of all extant nova drives, including those recently recovered by independent human colonies such as the Three Star Alliance.
Taking control of this technology is therefore an essential step towards preventing the occurrence of another Nova War.
We do, however, anticipate strong resistance from the Three Star Alliance in particular, and a draft proposal has been prepared regarding the possibility of military action should current
negotiations fail to reach a satisfying conclusion.
June 2763, 82 Eridani System (the present)
Megan Jacinth watched as the ship that had carried her down to Avilon’s surface lifted up once more, its drive-fields flickering as it passed through the former
asteroid’s atmospheric containment field. She had been the only passenger.
The stars overhead were still in visible motion, unsurprising given that Avilon had only jumped into this system within the last few hours. Avilon was a boosted world, after all – a
landscaped rock barely a few hundred kilometres in diameter, with a gravity engine at its heart and a containment field to keep its atmosphere from dissipating. Light and heat came from fusion
globes, orbiting outside the containment field like tiny suns.
She looked around at the wide, dusty plain on which she now stood. The horizon appeared so close that it made her feel as if a single step might send her toppling over its edge.
She reached into the satchel slung across her shoulders and pulled out a band, using it to tie back her shoulder-length dark hair, flecked here and there with silver. Then she started to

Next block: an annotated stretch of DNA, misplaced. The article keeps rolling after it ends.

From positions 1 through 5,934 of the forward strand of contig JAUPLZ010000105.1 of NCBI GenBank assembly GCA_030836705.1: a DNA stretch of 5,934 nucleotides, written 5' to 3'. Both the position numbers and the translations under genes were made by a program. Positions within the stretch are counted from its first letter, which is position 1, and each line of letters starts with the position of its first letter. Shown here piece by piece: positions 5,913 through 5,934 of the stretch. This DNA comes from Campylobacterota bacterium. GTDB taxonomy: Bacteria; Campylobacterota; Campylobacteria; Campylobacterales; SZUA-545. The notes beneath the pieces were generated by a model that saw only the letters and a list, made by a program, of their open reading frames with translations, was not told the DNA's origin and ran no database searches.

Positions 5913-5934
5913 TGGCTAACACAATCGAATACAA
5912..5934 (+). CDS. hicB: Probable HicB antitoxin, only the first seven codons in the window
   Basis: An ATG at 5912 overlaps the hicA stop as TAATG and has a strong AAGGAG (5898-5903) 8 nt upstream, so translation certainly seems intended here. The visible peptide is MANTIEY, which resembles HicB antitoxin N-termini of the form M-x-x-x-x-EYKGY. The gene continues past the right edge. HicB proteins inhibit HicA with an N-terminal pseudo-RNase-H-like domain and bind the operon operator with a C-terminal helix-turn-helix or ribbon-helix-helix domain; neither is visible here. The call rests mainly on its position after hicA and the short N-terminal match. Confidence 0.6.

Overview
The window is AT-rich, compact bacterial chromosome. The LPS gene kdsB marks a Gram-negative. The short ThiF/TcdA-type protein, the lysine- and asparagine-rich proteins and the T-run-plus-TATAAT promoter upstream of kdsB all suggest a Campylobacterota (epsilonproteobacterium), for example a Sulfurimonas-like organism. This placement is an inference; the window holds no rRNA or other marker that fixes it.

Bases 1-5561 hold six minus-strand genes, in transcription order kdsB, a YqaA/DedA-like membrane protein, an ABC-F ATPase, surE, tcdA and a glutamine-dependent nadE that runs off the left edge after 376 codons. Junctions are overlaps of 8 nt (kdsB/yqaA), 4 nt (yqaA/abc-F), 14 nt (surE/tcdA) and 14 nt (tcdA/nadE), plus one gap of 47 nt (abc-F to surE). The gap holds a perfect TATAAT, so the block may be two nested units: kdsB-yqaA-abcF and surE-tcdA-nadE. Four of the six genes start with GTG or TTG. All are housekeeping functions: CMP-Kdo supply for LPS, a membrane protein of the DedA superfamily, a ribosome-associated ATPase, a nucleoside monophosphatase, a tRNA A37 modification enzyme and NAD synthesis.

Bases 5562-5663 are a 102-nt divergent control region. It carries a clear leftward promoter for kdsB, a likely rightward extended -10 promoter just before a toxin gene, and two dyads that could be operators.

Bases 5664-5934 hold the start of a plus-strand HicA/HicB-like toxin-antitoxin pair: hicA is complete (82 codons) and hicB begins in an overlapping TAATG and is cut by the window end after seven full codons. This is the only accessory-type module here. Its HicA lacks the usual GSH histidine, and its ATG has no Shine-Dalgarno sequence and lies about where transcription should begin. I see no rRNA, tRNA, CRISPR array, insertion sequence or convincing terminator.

Megan hadn’t been walking for much more than an hour before some instinct caused her to glance up. She glimpsed a black outline occluding the stars and growing larger by
the second as it descended towards her. It appeared that her arrival had not, after all, gone unnoticed.
She stumbled backwards as a machine came thudding down onto the cracked dirt before her. Starlight glittered from its glassy black skin and armour-plated struts. Judging by the markings on its
carapace, it was one of Avilon’s security mechs, set to guard against unauthorized intrusions.
Megan stared at it in shock. Even though she’d been prepared for something like this, actually coming face to face with such a deadly machine was another matter. Her body instinctively
wanted to turn and run, but she was all too aware of just how much firepower the mech was carrying. She’d be dead before she could take a single step.
Moving with exaggerated care, she reached inside her satchel and removed a stubby tube made of copper-coloured metal and dark plastic. She held it out towards the mech, at the same time pressing
a small switch on the side of the device.
She waited for something to happen – but nothing did. She stared at the mech, dry-mouthed and unsure of what to do next.
The mech began to probe the machine part of her consciousness with informational feelers, looking for possible points of entry. It had already detected the cerebral implants she used to
interface with starships. A brilliant white light flared out from the mech’s torso, dazzling her. Then a sudden gust of air from its turbo jets sent her coat flailing around her legs.
She kept the override unit held out before her in one trembling hand. But suddenly the idea that this little box – this cheap, prefabbed gizmo of hacked-together circuitry and stolen